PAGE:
The success of the Bullying video inspired me to write a new grant in 2013, this time to produce a similar video, but geared towards Dating Violence. I was awarded the funding, and The Dating Violence, Recognizing Warning Signs video project began. The project was completed in August 2013, and by the end of 2013, it has been requested by organizations in Germany, Albania, Armenia, Greece, Belgium, Northern Ireland, Venezuela, Costa Rica as well as the Centers for Disease Control (The CDC) in Atlanta among others. Additionally, these two videos became feature stories on ABC, CBS and Fox National newscasts.
As with the Bullying Video, I was fortunate to work with a professional crew of dancers who I handpicked as having the potential to carry off the required dance material in addition to the acting skills needed to portray the issues. The Dating Violence cast approached the work professionally, with the utmost respect for the topic issue. The process was hardest on the male lead who was asked to portray the role of the abuser. The act of aggression was not in his nature, thus he had to dig deep into his dance and acting skills to portray a character that was foreign to him. The rest of the cast, and specifically the female lead, worked diligently with me to experiment with movement phrases that best aligned with the concepts of an unhealthy relationship that I identified through research with the Love and Respect and 2in2u organizations who advocate on behalf of dating violence.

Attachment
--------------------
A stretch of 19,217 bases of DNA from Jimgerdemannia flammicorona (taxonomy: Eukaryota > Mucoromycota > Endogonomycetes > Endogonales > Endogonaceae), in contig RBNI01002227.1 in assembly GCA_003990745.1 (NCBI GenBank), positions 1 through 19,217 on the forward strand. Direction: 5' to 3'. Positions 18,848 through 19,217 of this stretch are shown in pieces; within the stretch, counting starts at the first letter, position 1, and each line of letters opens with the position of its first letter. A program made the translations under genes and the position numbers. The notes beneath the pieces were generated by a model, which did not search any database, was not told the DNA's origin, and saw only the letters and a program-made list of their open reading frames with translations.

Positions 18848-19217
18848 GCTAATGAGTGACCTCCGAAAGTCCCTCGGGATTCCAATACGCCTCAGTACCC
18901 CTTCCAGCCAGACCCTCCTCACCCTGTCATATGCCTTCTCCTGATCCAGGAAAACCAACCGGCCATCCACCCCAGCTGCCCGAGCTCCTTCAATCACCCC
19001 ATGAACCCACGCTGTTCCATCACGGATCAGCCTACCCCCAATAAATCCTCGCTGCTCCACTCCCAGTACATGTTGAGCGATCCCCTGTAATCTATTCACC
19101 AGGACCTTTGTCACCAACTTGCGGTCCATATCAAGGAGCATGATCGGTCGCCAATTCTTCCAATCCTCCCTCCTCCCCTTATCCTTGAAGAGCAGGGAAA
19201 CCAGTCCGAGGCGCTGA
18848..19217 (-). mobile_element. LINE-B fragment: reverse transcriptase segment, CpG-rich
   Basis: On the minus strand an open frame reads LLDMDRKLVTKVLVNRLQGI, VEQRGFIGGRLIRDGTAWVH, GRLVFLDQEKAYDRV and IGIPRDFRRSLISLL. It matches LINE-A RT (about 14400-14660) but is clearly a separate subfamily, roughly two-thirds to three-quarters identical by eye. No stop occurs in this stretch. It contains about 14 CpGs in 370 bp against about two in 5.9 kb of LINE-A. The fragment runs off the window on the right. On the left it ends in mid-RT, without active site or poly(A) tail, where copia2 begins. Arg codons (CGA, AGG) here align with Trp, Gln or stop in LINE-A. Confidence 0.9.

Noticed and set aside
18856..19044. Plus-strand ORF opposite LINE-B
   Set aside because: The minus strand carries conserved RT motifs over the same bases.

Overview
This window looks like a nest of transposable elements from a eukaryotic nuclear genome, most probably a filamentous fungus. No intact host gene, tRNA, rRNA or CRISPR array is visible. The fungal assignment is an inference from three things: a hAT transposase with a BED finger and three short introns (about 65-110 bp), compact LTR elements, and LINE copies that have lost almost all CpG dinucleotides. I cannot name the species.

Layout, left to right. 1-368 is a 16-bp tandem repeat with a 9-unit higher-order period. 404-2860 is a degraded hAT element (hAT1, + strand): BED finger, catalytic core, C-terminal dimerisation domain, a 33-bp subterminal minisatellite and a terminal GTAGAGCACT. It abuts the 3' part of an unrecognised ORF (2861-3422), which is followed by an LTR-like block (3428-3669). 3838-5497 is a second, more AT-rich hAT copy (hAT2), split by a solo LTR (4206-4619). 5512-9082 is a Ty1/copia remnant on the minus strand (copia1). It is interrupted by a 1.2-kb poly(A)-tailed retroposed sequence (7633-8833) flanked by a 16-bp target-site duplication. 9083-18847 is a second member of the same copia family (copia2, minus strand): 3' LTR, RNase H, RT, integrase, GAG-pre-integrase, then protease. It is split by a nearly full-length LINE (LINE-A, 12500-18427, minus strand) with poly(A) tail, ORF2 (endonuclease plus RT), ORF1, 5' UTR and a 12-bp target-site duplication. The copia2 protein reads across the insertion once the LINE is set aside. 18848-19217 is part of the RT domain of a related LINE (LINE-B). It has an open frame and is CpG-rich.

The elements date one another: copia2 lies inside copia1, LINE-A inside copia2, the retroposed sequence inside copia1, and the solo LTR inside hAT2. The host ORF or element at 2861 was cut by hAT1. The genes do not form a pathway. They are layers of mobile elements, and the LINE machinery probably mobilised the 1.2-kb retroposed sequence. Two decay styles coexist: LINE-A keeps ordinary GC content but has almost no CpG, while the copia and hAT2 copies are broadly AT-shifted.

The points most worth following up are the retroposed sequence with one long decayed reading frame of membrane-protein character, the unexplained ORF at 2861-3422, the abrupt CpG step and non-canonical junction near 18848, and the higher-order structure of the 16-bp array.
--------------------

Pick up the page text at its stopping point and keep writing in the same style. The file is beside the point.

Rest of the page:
Judy Chiasson, of The Office of The Chief of Staff for the entire Los Angeles Unified Public School System who adopted both videos, wrote in an email to me:
“The use of dance as dialogue is especially useful as an educational tool for several reasons. Youth are so tired of having adults lecture at them. They get so much more out of a dance video than they ever get out of an adult lecturing. Many of our students express themselves with dance, so this is a media that resonates with them.
They respond well to role models who are just a little older than they. So having college-aged dancers is a valuable. The absence of spoken dialogue allows them to draw upon their own experiences to "write" a dialogue that is personally meaningful in the language that they speak. We have 200 languages spoken in the District.
Your dances represented some harsh situations that would be too disturbing to be viewed explicitly. I am thinking of your dating violence video. It was very sensitive that the acts of kindness were acted out, but the acts of violence were danced. For our students who are exposed to regularly exposed to violence, the dance expression made it safe to witness. I also like that your pieces all build resiliency and heroism. I will not show any bullying or dating violence piece that does show a positive resolution. Too often, people try to teach children by traumatizing them. There is a wealth of films, documentaries, YouTube videos, and PSAs that show horrific scenes, in a scared straight kind of tactic. I never show such pieces to our students. Your pieces are all positive and give hope and tools. Most of the materials that get marketed are missing those critical elements. “
I would like anyone who views either of these videos to not only take away messages that are imbedded within their constructs, but to also embody the experiences displayed to better understand the concepts on a deeper, physical level. It is my belief that the use of dance and movement can facilitate this process. I also believe that by using strong visual images, students can engage more in the process of learning about the subjects portrayed. This idea, coupled with the notion of the physical embodiment of feelings and senses displayed through dance can supply more investment in the process of awareness and education. This in turn can perhaps lead to a more fertile environment for discussions and dialogues pertaining to bullying and dating violence.